Women and Minorities in High-Tech Careers. ERIC Digest.

by Brown, Bettina Lankard

Women and minorities are underrepresented in technology-related careers. Lack of access, level of math and science achievement, and emotional and social attitudes about computer capabilities may be some of the factors that cause women and minorities to avoid high-tech careers. According to the American Association of University Women, the number of women graduating in computer sciences and information technology is decreasing despite the increased need for workers in these areas (Friedman 2000). The Bureau of Labor Statistics reports that only 7.2 percent of all computer scientists are African American and 2.6 percent Hispanic (Bruno 1997). Because employment in today's workplace requires increasingly sophisticated technological skills, educators must find ways to recruit and retain all types of students in math, science, and technology (MST) courses. This Digest presents a number of ways that schools and teachers can attract women and minorities to high-tech careers and prepare them for work. 


A common reason that young people become attracted to a career field is that the career appeals to their intellect and emotions: they are intellectually aware of the benefits of the work and emotionally committed to the work because of its personal relevance to their lives. Following are four strategies for initiating and sustaining students' intellectual and emotional interest in pursuing a career in technology. 

Connect Technology to Their Interests 

Integrating Technology into a variety of subject areas--e.g., music, history, art, and science--can be a stimulus for learning. Not only can it expand students' knowledge of technology concepts, but it can also engage students in the learning process by including opportunities for problem solving and creative thinking regarding technology use ("Girls Missing Out" 2000). Hands-on applications and reality-based assignments are activities that can be highly motivational as they enable students to learn technology in the context of its real-world application (Smith 2000). 

Designing curriculum that is attentive and responsive to diverse cultural orientations can also be a motivator when introducing technology. Harrington (1998) notes that many African Americans are drawn to careers that offer direct service to their communities--such as education, social work, medicine, law, and religion. For technology to be appealing to people of all cultures, educators must be able to connect technology-related careers to cultural values. 

Gaming can be used to stimulate student interest in technology when the games are free of gender bias and designed to appeal to both sexes. Because games are viewed as "play," they can engage students in problem solving in a relaxed atmosphere, thus helping students to develop skills without fear of risk taking. Low-threat, high-challenge play and cognitive activities have proven to be motivational influences for learning. 

Change Social Attitudes 

According to the National Science Foundation, the number of females receiving bachelor's degrees in computer science dropped from 40% to 27.5% between 1984 and 1996 (Radcliff 1999). One factor contributing to this downturn may be that girls view people who work in technology as having solitary jobs that involve little interaction with other people. To change social attitudes regarding women's needs and abilities regarding technology, El Paso Community College established the Women in Technology (WIT) program. The WIT program offered technical education services for women and engaged in community outreach efforts, which included female mentors from the community. After 10 years in operation, female enrollment in technical fields at El Paso Community College has more than doubled (DiBenedetto 1999).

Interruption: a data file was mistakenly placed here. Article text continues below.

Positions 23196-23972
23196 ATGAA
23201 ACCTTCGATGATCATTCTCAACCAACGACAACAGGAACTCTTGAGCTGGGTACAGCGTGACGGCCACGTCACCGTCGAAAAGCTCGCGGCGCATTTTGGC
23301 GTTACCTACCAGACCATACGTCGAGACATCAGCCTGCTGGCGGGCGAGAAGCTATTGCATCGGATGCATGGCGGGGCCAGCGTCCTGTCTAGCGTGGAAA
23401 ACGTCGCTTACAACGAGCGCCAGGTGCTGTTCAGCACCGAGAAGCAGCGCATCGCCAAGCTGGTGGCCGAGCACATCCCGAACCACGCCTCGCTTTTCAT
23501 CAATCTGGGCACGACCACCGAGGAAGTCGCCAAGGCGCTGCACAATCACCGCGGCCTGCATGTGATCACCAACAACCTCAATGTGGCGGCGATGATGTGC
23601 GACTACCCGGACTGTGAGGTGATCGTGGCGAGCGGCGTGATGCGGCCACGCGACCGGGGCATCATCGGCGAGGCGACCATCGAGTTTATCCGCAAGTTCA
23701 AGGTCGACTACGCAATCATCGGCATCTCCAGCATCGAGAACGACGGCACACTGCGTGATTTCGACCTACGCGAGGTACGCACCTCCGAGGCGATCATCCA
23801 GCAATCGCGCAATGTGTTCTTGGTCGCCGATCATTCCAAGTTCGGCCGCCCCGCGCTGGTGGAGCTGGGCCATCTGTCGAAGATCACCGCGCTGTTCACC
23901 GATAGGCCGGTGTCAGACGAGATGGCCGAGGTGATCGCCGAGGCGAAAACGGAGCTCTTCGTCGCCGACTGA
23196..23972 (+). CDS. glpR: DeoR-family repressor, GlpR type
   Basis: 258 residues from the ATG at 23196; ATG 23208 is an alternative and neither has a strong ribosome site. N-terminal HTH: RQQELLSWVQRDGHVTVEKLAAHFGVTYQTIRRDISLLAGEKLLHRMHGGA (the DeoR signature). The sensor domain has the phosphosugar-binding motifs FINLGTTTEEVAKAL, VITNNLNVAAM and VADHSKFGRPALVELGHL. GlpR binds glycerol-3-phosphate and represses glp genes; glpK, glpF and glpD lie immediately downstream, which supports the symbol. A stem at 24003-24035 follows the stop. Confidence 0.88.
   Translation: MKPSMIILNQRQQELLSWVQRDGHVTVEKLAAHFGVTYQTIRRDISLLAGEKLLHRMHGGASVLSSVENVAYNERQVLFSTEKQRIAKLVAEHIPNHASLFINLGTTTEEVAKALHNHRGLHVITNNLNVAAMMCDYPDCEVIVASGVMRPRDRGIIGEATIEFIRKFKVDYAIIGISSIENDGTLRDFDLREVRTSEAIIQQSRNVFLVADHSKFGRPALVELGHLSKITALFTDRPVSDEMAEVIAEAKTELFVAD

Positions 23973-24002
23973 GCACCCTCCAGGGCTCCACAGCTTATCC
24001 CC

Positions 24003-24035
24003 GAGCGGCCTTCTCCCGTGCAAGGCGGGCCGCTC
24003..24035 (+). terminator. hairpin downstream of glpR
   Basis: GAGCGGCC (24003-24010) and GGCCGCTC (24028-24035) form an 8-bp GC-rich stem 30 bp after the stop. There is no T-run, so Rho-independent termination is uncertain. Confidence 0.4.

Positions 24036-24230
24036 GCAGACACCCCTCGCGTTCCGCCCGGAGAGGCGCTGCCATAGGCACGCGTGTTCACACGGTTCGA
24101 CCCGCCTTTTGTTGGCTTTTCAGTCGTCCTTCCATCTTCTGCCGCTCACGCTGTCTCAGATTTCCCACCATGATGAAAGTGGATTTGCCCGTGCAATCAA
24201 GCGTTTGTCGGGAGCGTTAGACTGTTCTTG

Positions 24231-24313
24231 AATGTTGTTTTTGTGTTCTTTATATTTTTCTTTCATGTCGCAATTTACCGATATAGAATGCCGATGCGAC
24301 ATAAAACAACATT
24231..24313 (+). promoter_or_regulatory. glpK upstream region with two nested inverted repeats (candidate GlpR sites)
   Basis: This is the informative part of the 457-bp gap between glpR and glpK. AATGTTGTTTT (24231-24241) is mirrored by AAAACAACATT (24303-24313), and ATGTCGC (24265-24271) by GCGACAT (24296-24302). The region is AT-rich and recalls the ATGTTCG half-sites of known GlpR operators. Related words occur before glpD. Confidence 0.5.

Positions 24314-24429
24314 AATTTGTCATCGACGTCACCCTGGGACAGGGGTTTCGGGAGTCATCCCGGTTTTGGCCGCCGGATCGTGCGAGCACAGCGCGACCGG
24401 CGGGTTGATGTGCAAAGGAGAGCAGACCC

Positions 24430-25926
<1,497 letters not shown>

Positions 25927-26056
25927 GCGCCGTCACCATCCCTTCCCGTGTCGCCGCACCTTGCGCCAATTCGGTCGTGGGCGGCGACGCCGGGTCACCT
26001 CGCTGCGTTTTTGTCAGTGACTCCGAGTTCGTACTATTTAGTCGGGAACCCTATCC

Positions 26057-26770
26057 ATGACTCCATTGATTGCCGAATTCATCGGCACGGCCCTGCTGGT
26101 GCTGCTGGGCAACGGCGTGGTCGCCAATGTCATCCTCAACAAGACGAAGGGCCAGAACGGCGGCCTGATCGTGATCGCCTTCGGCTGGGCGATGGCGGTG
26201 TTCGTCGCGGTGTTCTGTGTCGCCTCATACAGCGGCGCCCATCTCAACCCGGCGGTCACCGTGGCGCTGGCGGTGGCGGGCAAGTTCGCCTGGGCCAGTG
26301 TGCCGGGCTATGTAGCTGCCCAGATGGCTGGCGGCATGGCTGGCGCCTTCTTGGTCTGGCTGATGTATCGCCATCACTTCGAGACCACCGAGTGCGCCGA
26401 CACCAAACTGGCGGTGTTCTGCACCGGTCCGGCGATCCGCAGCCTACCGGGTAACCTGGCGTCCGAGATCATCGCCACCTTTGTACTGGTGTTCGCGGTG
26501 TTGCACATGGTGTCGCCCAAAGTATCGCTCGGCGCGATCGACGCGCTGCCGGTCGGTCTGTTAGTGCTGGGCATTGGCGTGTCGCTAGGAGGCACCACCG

Some educators feel that schools have unknowingly contributed to the limited enrollment of minorities in classes that would prepare them for high-tech careers. Ramirez, Laurel, and Rodriguez-Aguilar (1999) advocate the use of intervention activities in mathematics and science in the elementary and middle grades. Harrington (1998) suggests that career counselors become more open to the technological potential of minorities, ensuring that they do not allow prejudicial thinking to keep them from offering appropriate career guidance. 

Involve Business

Businesses have a vested interest in wanting to help students develop the technological skills required for work in this century. They need workers who can complete complex tasks by using these skills as well as problem solving and critical thinking. As a result, many businesses are offering incentives to young women and minority students. Intel Corporation, for example, recently established a Computer Clubhouse in cooperation with Boston's Museum of Science and the Massachusetts Institute of Technology Media Lab. In this after-school program, female and minority youngsters meet with adult mentors to learn more about computer technology. "Intel plans to open 100 such clubhouses around the world by 2005" (Bruner 2000, p. 14). Microsoft Corporation, IBM, and AT&T have demonstrated a commitment to helping Black students become interested in high tech by promising $101 million in cash and equipment to 39 Black schools. Initiating the United Negro College Fund drive with this commitment, the three high-tech companies are hoping to close the gap that separates minorities from the high-tech economy ("Microsoft" 2000). 

Provide Career Information 

"The Occupational Outlook Quarterly, which forecasts employment trends through the year 2005, predicts the demand for computer scientists and systems analysts will grow by 111 percent between 1992 and 2005" (Caruso 1997, p. 6). Jobs in these fields offer great potential for job security and higher salaries. Unfortunately, many female and minority students are unaware of these projections, especially in the job market for computer engineers, systems analysts, and webmasters. However, giving students this information is meaningless if it is not accompanied by real-world experiences of observing or talking with people who work in these professions. George K. Williams of TRW Systems & Information Technology Group has been working with the Black Data Processing Associates to help bridge the racial divide. Williams said their most effective strategy involved "going into the schools and sharing our knowledge about computer technology while serving as mentors and role models" (Alter and Severin 2000, p.49).